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[FRAGMENT] XII.

RYNO, ALPIN.
RYNO.

THE wind and the rain are over: calm is the noon of day. The clouds are divided in heaven. Over the green hills flies the inconstant sun. Red through the stony vale comes down the stream of the hill. Sweet are thy murmurs, O stream! but more sweet is the voice I hear. It is the voice of Alpin the son of the song, mourning for the dead. Bent is his head of age, and red his tearful, eye. Alpin, thou son of the song, why alone on the silent hill? why complainest thou, as a blast in the wood; as a wave on the lonely shore?

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ALPIN.

MY tears, O Ryno! are for the dead; my voice, for the inhabitants of the grave. Tall thou art on the hill; fair among the sons of the plain. But thou shalt fall like Morar; and the mourner shalt sit on thy tomb. The hills shall know thee no more; thy bow shall lie in the hall, unstrung.

THOU wert swift, O Morar! as a roe on the hill; terrible as a meteor of fire. Thy wrath was as the storm of December. Thy sword in battle, as lightning in the field. Thy voice was like a stream after rain; like thunder on distant hills. Many fell by thy arm; they were consumed in the flames of thy wrath.

BUT when thou returnedst from war,[Page 57] how peaceful was thy brow! Thy face was like the sun after rain; like the moon in the silence of night; calm as the breast of the lake when the loud wind is laid.

NARROW is thy dwelling now; dark the place of thine abode. With three steps I compass thy grave, O thou who wast so great before! Four stones with their heads of moss are the only memorial of thee. A tree with scarce a leaf, long grass which whistles in the wind, mark to the hunter's eye the grave of the mighty Morar. Morar! thou art low indeed. Thou hast no mother to mourn thee; no maid with her tears of love. Dead is she that brought thee forth. Fallen is the daughter of Morglan.

WHO on his staff is this? who is this, whose head is white with age, whose[Page 58] eyes are red with tears, who quakes at every step? It is thy father, O Morar! the father of none but thee. He heard of thy fame in battle; he heard of foes dispersed. He heard of Morar's fame; why did he not hear of his wound? Weep, thou father of Morar! weep; but thy son heareth thee not. Deep is the sleep of the dead; low their pillow of dust. No more shall he hear thy voice; no more shall he awake at thy call. When shall it be morn in the grave, to bid the slumberer awake?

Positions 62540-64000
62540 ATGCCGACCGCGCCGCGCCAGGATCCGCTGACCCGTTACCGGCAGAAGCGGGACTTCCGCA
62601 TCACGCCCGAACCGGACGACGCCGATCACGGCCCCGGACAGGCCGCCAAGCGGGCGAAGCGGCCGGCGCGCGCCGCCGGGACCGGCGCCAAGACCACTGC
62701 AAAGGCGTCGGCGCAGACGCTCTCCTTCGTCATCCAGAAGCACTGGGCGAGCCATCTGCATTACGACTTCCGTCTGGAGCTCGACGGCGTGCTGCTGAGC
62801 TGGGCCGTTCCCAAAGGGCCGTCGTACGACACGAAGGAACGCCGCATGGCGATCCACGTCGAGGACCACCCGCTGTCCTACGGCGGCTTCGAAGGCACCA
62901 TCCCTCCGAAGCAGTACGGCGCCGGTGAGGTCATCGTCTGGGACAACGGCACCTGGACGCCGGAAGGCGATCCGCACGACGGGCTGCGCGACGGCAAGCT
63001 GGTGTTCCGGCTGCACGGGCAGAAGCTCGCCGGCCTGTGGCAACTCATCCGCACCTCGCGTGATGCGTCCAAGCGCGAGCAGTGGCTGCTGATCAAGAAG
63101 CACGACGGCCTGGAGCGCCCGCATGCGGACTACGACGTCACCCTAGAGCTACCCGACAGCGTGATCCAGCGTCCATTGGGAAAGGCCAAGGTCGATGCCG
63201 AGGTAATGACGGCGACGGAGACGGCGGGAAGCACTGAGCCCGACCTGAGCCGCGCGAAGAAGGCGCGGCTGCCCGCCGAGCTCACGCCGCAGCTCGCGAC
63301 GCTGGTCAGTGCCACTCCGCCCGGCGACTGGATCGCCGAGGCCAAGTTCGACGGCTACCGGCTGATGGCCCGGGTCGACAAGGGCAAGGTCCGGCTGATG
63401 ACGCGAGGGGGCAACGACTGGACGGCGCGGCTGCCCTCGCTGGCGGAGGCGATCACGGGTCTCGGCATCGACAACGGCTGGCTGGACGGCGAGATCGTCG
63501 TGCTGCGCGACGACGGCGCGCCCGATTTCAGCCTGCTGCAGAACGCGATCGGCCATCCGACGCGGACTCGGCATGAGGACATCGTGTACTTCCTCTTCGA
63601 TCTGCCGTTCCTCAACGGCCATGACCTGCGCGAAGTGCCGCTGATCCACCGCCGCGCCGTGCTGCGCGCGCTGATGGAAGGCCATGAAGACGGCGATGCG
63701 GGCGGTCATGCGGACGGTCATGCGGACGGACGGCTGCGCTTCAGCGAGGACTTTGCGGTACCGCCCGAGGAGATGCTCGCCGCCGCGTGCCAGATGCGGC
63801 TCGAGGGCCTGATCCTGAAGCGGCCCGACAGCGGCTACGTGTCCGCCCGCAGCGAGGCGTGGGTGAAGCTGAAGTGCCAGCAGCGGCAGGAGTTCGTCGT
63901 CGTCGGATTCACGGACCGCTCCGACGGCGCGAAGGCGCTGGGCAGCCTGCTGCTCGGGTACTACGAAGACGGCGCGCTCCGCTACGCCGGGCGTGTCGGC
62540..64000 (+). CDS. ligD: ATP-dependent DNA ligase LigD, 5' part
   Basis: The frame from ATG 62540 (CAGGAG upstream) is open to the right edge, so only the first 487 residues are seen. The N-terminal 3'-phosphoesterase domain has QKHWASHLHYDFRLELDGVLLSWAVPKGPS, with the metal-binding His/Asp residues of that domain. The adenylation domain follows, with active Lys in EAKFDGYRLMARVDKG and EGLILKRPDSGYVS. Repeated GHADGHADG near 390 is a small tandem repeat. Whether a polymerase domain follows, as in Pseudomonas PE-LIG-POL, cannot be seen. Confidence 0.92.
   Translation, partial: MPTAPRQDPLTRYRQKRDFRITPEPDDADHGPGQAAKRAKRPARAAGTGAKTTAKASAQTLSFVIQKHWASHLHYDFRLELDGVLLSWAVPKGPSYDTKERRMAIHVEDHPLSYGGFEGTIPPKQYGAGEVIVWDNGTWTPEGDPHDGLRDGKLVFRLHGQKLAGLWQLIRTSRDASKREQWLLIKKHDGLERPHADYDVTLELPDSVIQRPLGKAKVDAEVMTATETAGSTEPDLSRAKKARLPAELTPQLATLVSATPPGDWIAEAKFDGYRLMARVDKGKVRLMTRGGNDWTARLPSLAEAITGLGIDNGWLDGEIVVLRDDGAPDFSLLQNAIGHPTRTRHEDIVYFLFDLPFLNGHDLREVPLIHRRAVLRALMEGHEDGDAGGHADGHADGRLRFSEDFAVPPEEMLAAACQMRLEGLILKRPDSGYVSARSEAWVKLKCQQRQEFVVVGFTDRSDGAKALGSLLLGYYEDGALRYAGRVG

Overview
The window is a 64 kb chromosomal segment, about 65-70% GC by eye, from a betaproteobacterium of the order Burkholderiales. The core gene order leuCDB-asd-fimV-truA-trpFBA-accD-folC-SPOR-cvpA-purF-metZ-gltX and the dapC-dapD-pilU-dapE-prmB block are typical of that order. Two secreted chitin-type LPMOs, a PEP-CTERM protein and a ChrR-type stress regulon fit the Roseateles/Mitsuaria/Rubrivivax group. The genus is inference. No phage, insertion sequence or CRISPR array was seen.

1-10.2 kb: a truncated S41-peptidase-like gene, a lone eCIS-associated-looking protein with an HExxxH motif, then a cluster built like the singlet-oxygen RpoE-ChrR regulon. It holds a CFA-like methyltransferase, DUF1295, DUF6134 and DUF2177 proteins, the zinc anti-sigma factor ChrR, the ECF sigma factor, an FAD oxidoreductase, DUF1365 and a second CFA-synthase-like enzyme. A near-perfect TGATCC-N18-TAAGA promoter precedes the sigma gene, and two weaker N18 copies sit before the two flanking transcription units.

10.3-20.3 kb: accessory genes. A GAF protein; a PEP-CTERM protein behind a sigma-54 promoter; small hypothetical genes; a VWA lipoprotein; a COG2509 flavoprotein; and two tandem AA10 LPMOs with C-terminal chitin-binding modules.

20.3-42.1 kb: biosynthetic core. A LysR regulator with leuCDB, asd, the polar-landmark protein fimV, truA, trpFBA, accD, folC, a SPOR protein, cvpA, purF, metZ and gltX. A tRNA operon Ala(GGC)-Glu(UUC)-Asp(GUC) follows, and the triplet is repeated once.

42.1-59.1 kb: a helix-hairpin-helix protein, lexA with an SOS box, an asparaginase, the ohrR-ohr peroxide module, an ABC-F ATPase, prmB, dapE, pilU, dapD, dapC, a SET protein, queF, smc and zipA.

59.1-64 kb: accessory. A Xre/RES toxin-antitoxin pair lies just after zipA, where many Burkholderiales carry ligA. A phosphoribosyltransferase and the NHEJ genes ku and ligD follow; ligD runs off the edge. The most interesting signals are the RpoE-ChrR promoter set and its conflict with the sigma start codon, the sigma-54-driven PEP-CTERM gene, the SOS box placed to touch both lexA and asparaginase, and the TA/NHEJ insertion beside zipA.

FAREWELL, thou bravest of men! thou conqueror in the field! but the field shall see thee no more; nor the dark wood be lightened with the splendor of thy steel. Thou hast left no son. But the song shall preserve thy name. Future times shall hear of thee; they shall hear of the fallen Morar.

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    Title (in Source Edition): [FRAGMENT] XII.
    Themes:
    Genres: prose poem; imitation; translation; paraphrase; fragment

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    Fragments of ancient poetry, collected in the Highlands of Scotland, and translated from the Galic or Erse language. Edinburgh: printed for G. Hamilton and J. Balfour, 1760, pp. []-58. 70p.; 8⁰. (ESTC T83707; OTA K068251.000) (Page images digitized by National Library of Scotland — licensed under a CC Attribution-Noncommercial-Share Alike 2.5 UK: Scotland license.)

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    The text has been typographically modernized, but without any silent modernization of spelling, capitalization, or punctuation. The source of the text is given and all editorial interventions have been recorded in textual notes. Based on the electronic text originally produced by the ECCO-TCP project, this ECPA text has been edited to conform to the recommendations found in Level 5 of the Best Practices for TEI in Libraries version 3.0.